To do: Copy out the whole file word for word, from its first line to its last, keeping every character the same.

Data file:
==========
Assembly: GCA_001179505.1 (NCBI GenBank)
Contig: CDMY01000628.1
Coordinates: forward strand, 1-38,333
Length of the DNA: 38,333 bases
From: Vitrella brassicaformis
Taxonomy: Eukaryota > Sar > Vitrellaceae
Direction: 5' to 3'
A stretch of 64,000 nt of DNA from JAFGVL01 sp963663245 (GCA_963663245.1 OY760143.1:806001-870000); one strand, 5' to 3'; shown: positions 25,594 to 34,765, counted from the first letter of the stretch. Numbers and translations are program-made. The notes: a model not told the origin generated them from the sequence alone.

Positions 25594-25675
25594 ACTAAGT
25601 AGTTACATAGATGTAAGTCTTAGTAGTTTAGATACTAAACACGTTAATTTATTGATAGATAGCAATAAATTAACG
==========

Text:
Assembly: GCA_001179505.1 (NCBI GenBank)
Contig: CDMY01000628.1
Coordinates: forward strand, 1-38,333
Length of the DNA: 38,333 bases
From: Vitrella brassicaformis
Taxonomy: Eukaryota > Sar > Vitrellaceae
Direction: 5' to 3'
A stretch of 64,000 nt of DNA from JAFGVL01 sp963663245 (GCA_963663245.1 OY760143.1:806001-870000); one strand, 5' to 3'; shown: positions 25,594 to 34,765, counted from the first letter of the stretch. Numbers and translations are program-made. The notes: a model not told the origin generated them from the sequence alone.

Positions 25594-25675
25594 ACTAAGT
25601 AGTTACATAGATGTAAGTCTTAGTAGTTTAGATACTAAACACGTTAATTTATTGATAGATAGCAATAAATTAACG